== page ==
Poststructuralism by way of clownage
I recall the little French pierrot type clown figurine used to be in gift stores and teen girl bedrooms too (the more sophisticated clown motif than Bozo). I guess he's no longer in vogue either.
Strangely, I was one of those kids who was scared of everything in the whole world ... EXCEPT clowns. I liked clowns and never understood why others thought them scary. (I even had the pierrot doll that Katrina mentions above.) A contrarian even as an elementary schooler, I suppose.
A lot of people I know in my rough age cohort associate fear of clowns with one 1981 episode of Little House on the Prairie with a rapist in a clown mask ( https://littlehouse.fandom.com/wiki/Episode_717:_Sylvia_(Part_1) )
I agree with your larger point, but I think that clowns have had an “edge” to them longer than you give credit. Of the top of my head, Scooby Doo faces a Ghost Clown in 1969 ( https://scoobydoo.fandom.com/wiki/Bedlam_in_the_Big_Top ), Marvel’s Silver age featured a veritable parade of circuses of crime, Carnival of Souls (1962), and even going back to The Circus of Dr. Lao (1935) and Freaks (1932). I think the villainization of clowns was helped along by the fact that circuses are always inherently seedy—a bunch of itinerants showing up in town, known to be hostile to outsiders. I don’t mean to collapse carnivals (v. seedy) and Ringling Bros. B&B (less seedy), but even the classiest circuses have an air of the outsider about them and are covered in sawdust (maybe not Cirque de Soleil?).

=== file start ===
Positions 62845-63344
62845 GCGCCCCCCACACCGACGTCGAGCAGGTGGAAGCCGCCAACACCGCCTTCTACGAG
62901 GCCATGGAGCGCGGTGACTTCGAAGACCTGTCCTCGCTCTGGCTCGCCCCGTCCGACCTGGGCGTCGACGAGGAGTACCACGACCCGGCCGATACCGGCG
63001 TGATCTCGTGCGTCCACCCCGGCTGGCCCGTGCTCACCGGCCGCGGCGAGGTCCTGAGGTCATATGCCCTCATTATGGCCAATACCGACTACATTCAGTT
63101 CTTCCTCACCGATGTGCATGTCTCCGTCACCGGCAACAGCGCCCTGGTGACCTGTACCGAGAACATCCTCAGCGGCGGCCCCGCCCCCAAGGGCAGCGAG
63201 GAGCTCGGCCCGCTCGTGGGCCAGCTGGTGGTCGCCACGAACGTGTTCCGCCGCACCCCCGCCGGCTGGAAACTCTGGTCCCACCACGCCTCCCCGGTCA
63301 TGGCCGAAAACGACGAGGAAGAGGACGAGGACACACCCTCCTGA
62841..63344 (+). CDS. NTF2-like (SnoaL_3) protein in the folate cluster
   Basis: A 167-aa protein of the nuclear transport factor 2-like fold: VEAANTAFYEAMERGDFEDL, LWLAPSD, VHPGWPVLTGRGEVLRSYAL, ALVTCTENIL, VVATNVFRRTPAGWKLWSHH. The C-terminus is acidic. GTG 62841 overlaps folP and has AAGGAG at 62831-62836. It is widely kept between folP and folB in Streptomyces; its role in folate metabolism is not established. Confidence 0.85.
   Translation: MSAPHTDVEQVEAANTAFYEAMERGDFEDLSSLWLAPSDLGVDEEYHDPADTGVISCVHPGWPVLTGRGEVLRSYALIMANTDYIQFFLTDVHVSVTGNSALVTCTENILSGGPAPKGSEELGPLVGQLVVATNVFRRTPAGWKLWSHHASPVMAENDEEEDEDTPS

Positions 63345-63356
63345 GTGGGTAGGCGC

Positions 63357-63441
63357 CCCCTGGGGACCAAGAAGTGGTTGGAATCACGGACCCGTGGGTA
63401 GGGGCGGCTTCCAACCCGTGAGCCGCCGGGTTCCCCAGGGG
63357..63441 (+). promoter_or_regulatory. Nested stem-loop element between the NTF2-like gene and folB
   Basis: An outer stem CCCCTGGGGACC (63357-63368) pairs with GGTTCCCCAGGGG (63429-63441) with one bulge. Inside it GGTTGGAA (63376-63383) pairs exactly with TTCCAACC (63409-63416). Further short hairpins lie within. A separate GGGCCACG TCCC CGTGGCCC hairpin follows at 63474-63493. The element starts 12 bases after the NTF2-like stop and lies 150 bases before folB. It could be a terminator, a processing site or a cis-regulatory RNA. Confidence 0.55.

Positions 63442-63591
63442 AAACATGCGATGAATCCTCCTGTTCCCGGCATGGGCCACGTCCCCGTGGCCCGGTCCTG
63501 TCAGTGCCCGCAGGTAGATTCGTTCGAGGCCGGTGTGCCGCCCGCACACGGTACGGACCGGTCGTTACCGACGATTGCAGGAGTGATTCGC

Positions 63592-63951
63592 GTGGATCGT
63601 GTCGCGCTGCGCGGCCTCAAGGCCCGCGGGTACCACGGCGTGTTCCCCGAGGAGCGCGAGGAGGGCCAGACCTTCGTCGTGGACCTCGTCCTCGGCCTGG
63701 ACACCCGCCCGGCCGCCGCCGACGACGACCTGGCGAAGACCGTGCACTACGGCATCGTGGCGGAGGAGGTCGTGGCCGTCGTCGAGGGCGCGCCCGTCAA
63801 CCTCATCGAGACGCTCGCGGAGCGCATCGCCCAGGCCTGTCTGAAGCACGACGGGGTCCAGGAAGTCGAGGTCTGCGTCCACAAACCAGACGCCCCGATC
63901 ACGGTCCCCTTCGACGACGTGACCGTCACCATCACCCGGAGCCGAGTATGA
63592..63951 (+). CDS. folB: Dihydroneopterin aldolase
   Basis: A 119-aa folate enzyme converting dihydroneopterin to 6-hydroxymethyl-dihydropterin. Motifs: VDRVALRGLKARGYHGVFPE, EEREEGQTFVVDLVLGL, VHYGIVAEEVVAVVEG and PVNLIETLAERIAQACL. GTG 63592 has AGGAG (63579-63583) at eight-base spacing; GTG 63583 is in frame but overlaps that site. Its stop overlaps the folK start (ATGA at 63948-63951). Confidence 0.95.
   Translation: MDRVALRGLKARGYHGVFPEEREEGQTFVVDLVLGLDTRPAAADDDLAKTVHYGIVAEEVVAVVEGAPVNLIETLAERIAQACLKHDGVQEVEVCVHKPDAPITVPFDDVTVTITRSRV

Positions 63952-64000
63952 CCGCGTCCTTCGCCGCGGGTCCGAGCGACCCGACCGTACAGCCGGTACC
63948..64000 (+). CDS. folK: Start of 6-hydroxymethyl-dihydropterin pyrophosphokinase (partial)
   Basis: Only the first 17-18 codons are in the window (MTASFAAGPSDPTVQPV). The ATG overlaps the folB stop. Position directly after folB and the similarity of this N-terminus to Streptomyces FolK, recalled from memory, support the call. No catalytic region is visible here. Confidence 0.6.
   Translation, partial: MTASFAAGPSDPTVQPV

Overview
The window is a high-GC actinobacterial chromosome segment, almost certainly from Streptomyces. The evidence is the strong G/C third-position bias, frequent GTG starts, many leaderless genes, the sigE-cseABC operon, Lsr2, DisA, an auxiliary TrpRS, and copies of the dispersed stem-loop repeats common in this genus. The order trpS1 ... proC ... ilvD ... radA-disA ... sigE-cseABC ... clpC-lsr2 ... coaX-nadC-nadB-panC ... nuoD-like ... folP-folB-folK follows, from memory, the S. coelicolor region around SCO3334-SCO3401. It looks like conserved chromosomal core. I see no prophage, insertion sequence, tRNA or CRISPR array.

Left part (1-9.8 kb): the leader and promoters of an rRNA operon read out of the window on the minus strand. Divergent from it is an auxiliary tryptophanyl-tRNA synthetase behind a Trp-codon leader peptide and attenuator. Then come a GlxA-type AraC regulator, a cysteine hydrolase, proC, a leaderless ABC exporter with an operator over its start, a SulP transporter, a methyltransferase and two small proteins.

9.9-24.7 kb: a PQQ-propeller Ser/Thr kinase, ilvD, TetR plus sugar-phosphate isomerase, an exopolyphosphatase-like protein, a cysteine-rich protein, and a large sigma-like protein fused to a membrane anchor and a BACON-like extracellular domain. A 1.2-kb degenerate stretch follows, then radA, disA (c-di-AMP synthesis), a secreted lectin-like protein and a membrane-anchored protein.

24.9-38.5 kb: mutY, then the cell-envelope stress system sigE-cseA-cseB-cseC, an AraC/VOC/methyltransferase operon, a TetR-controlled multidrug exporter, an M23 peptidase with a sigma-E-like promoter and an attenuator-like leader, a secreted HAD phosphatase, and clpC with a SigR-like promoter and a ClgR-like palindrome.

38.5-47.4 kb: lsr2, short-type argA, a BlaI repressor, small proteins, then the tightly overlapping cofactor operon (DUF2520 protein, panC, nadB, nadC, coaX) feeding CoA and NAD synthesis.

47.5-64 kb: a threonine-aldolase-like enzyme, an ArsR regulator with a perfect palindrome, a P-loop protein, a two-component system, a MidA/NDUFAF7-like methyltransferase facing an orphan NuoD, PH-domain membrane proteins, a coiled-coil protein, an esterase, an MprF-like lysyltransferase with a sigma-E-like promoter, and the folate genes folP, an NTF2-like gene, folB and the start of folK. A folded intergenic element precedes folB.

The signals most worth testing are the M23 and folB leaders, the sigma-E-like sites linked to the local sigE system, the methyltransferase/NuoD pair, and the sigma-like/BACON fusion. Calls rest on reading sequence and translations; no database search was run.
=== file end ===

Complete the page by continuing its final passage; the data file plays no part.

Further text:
As I said, I agree with your larger point, but I think clowns have long possessed an element of menage that made them fertile for recontextualizing, or would make the recontextualizing “stick” better than a recontextualized teddy bear, say.
Will clowns still possess this inherent air of menace in the future, when there are no longer seedy circuses filled drifting around the country? Like in the future, when clowns make their comeback?
So...you don't think John Wayne Gacy had anything to do with clowns becoming perceived as creepy?